Safe, Closure-free, Serializable functions

François REMY at
Wed Sep 25 12:01:24 PDT 2013


It's been some time I've been working on this idea of a Closure-free, Serializable function. This kind of function would have no access to the parent closures they are defined in, and only limited (read-only) access to the enclosing environment (read-only Math, Object, Array, others...).

To the difference of other functions, those objects would not be 
affected by the JavaScript running elsewhere on the page, so in this 
closure-free function, Array.prototype.slice is guaranteed to be the 
native slice function, not some kind of polyfill or replaced function. 

|    function sort(array) as serializable {
|    }

|    function sqrt(number) as serializable {
|        return Math.sqrt(number);
|    }

|    function __BAD_CODE__() as serializable {
|        return new XMLHttpRequest(); // xhr not defined in ES6
|    }

Trying to export a global variable or modify any of the host environment-defined objects would fail. 

|    function __BAD_CODE__(number) as serializable {
|        globalNumber = number; // cannot write into the global object
|    }

It's also important to note that any Object or Array created inside this context will be passed to the calling context by deep-cloning (or by replacing the "safe" Math object by the host Math object in the case of environmental objects). We could also maybe use the idea of a proxy though deep-cloning seems safer. 

This makes sure it's impossible to leak the "safe" objects to the calling context in any way (ie: the calling code can leak anything to the called code, but not the reverse).

|    var Sin = Math.sin;
|    Math.sin=function() {};
|    function giveMeMath() as serializable {
|        return [Math, Math.sin];
|    }
|    var [m,s] = giveMeMath();
|    // s === Sin
|    // m === Math
|    // m.sin !== Sin

To be honest, those functions are not really meant to expose new 
objects: even if they need some internally, they should just keep them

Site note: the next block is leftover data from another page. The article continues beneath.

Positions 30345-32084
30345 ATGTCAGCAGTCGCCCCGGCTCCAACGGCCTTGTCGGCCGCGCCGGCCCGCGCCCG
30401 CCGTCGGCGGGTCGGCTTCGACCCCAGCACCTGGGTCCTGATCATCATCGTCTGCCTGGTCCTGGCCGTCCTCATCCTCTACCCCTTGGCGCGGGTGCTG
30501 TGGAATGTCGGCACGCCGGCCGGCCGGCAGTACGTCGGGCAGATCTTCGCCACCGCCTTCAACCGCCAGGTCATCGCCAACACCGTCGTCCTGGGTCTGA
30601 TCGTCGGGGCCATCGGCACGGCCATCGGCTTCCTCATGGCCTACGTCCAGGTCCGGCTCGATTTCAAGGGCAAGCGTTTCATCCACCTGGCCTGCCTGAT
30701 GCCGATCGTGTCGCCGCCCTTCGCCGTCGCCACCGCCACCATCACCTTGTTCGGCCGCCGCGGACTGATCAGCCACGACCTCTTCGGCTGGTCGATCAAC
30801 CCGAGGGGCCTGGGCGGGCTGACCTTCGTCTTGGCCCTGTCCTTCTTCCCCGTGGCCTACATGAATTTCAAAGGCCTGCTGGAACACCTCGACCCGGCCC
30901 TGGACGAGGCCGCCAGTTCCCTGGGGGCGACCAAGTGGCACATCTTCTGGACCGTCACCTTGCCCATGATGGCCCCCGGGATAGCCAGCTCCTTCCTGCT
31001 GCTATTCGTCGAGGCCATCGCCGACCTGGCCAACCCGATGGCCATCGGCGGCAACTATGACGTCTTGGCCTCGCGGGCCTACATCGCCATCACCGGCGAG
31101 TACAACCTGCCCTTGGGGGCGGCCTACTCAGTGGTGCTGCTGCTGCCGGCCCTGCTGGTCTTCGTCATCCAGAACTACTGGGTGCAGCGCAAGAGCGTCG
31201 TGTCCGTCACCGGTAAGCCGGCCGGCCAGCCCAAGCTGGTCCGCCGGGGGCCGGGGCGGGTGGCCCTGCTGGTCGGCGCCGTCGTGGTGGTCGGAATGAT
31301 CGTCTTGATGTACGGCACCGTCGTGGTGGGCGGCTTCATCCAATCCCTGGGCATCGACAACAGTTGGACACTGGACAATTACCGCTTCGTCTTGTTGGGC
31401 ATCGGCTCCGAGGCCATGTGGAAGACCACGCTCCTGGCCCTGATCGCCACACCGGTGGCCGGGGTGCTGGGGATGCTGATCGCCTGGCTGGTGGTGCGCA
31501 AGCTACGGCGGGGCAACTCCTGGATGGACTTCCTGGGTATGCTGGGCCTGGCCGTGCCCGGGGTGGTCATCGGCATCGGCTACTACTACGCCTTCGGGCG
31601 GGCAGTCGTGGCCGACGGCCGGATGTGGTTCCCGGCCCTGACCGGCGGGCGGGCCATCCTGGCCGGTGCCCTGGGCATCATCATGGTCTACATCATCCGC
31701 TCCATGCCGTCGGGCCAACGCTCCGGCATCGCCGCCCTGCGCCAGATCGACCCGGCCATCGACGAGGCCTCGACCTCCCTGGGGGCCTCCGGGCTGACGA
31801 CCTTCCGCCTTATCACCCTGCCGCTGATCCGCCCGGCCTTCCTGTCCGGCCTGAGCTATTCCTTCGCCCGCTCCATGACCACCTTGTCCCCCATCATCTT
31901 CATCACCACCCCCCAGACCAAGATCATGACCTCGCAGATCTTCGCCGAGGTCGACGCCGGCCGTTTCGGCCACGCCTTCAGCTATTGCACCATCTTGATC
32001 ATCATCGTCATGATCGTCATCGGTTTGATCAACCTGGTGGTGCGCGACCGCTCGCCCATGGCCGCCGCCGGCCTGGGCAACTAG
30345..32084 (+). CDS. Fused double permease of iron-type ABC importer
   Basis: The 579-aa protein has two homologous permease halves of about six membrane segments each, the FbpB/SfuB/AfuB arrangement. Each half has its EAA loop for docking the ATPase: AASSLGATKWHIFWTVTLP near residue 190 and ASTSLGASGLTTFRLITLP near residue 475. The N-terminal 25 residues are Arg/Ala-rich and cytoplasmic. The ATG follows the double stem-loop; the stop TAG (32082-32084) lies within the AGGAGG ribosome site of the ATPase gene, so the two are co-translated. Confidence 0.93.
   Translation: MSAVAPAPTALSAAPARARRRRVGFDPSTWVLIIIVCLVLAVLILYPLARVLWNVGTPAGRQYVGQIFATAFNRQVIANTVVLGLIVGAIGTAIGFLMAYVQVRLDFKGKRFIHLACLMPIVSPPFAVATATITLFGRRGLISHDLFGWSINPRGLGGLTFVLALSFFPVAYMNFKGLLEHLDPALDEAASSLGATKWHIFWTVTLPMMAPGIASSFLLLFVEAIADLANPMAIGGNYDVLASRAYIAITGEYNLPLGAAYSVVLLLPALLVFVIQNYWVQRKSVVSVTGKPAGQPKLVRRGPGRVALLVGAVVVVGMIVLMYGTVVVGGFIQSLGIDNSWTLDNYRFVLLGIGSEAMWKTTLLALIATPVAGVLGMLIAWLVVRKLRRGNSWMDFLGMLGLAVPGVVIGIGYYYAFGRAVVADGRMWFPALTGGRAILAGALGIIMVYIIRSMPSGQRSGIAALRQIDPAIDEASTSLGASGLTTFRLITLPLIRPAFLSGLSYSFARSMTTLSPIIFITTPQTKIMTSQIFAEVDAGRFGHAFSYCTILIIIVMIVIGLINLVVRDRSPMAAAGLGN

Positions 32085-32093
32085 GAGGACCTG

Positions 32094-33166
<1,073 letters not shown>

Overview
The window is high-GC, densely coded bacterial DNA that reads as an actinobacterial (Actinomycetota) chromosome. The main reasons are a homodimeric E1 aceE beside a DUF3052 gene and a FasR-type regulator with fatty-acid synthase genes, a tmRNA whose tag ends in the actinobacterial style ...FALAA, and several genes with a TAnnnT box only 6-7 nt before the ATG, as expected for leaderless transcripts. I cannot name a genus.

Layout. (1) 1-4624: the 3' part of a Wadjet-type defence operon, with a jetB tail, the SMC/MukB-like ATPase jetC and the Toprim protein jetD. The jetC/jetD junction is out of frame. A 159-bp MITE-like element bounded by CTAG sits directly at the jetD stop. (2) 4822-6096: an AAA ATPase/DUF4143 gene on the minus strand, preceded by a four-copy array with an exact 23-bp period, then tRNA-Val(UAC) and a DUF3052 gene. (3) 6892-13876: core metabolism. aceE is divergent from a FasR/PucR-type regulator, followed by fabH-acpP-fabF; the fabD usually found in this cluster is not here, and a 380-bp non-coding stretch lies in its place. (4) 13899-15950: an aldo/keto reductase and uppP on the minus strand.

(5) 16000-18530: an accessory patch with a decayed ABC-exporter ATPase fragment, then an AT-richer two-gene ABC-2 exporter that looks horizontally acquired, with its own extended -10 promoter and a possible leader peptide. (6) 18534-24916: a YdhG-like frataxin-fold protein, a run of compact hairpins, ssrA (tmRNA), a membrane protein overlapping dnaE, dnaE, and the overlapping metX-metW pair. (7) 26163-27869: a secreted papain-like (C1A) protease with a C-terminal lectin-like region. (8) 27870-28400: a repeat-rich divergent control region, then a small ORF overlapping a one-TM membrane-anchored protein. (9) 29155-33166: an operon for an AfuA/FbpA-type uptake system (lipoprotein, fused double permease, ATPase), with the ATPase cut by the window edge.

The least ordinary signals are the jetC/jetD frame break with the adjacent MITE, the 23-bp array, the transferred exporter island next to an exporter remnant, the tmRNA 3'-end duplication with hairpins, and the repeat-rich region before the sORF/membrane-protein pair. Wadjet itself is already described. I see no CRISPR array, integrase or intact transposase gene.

internally and avoid distributing them. The deep-cloning algorithm is 
just there for the cases where you want to return multiple values at the
 end of a function, or when you need an options object.

Still, the fact they run in a "safe" environment makes them a good candidate for further optimization and inlining, so we may end up seeing codes written as serializable to benefit from performance boost and safety from external attacks.

|    function Point(x,y) as serializable {
|        x = +x; 
|        y = +y;
|        return { 
|            x:x, 
|            y:y, 
|            r: Math.sqrt(x*x+y*y),
|            t: Math.atan(x,y) 
|        };
|    }

The arguments, however, could be any object, and those act totally normally. If an object is given as argument to the function that is an Object, the function can access the "real" Object.prototype by using Object.getPrototypeOf(...).

|    window.newXHR = function newXHR(window) as serializable {
|        return new this.XMLHttpRequest();
|    }
|    var xhr = window.newXHR(); 

However, it's also possible for the calling code not to give such information by passing only primitive values like string and numbers. I believe this is the most likely usage of this kind of function, at least from the web platform point of view.

The good thing about those functions, is that they can safely be sent over the wires to another thread, or to another web page, because they do not possibly rely on any state or context.

Formalizing those functions is also an important step towards enabling JS code to run safely deeper into the browser stack, by avoiding any possible use of objects that are not supposed to be interacted with at a given time (the calling code can control exactly what the called function has access to). 

A possible use case would be to defined arbitrary timing function for animations:

|    function x2(x) as serializable { return x*x; }
|    // this is safe because SomeWebAnim knows he will call the function
 only with numbers, so the code cannot access the DOM while it's still 
being computed, or because the DOM actually lives in another thread than
 the animation code.
|    SomeWebAnim.timingFunction = x2; 

Is there some interest from anyone else in formalizing this for a future version of EcmaScript? Or any comment?

PS: for the purposes of safety, we may want to disallow "eval" and "Function" inside this environment to make sure the code can be compiled ahead of time in all cases, and not force the usage of an interpreter. this could also be let to the choice of the author but be exposed as a slightly different concept (ie: compilable + serializable vs serializable only). 		 	   		  

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